ORANGE PARK – The Clay Maverick’s is one the oldest Barrel Racing Clubs in the Jacksonville area. It has been around since 1964 and offers children a chance to learn to ride and to compete in …
ORANGE PARK – The Clay Maverick’s is one the oldest Barrel Racing Clubs in the Jacksonville area. It has been around since 1964 and offers children a chance to learn to ride and to compete in barrel racing and rodeo. It touts world championship qualifiers and a world champion among its ranks.
“It’s a very family-oriented, Christian-oriented, barrel racing club,” said Rayford Leverette, president of the club. Leverette became involved with the club in 1967 after being discharged from the Navy. He began as a rider and eventually rose to hold the club’s position of president twice.
“Kid’s can learn to ride and compete. They go on, and some of them become professional rodeo riders, and some of them become NBHA [National Barrel Horse Association] riders,” Leverett said.
Those who ride at the club on Tanglewood Boulevard must bring their own horse. Races are held almost every Saturday evening. In addition to the races, games such as Cloverleaf, Arena Race, Pole Bendin, and Texas Barrel Weave are also played.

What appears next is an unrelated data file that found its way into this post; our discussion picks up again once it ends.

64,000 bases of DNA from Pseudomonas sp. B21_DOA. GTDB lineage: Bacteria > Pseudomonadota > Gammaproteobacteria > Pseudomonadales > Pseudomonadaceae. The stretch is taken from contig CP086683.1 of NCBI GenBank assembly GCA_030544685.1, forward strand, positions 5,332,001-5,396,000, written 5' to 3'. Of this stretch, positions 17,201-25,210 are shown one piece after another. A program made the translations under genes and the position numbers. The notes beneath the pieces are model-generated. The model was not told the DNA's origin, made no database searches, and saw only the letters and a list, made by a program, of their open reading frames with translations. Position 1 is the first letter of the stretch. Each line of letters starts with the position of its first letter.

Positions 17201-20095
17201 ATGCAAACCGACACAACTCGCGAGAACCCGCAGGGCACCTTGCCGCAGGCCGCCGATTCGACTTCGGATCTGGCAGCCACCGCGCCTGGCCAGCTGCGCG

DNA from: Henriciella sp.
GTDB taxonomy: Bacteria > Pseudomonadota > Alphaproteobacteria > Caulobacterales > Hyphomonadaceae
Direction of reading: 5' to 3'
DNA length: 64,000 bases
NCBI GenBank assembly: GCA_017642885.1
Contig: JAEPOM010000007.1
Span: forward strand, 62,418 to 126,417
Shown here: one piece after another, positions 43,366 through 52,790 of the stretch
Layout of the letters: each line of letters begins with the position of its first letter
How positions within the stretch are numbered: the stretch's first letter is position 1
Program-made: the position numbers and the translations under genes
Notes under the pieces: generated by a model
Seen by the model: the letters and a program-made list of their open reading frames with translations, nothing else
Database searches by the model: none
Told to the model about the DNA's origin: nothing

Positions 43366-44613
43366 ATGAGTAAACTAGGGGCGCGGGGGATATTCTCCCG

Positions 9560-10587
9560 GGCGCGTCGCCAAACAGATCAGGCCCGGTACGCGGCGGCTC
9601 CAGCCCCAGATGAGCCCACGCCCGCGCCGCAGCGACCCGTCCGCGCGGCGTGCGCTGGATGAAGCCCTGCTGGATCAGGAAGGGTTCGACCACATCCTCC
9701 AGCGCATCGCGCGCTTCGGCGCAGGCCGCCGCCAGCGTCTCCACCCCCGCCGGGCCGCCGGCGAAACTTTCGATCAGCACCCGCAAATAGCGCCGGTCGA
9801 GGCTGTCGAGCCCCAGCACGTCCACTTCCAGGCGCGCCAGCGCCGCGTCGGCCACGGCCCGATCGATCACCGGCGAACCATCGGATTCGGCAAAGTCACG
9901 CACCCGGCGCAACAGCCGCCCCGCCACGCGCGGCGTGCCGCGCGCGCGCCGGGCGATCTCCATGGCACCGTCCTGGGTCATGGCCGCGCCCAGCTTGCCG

Members pay $5, and non-members pay $10, which is a relatively low price for the opportunity to ride, learn, and engage in competition.
Leverette also believes that riding teaches kids responsibility, honesty, integrity and has a very positive bearing on kids. Riding and caring for the animals, in addition to being involved with others and engaging in camaraderie and competition, are some of the activities that help foster those qualities Leverette espouses.
Among the most talented riders of the Maverick’s is Gracyn Blakney. She competed and won an NBHA Youth World Championship at the age of 13, competing in Perry, Georgia.
“In the horse community, we’re very popular,” said Gilbert Yrigollen. “As far as word of mouth, and within the horse community, we have the best arena. It’s just a really great arena. The surrounding community, they know about us. They know about the arena. Sometimes on a Saturday night, depending on the weather, of course, you can find a lot of them walking up to the arena and just sitting in the bleachers [watching the riders].”
Some of the riders drive from as Georgia with their horses. Some of the riders come from multiple generation families.
Leverette has seen many of the riders grow up and bring their own children and sometimes grandchildren to carry on the tradition as Clay Maverick’s.
“The old saying is: give a girl a horse and she stays away from boys and drugs,” Leverette said.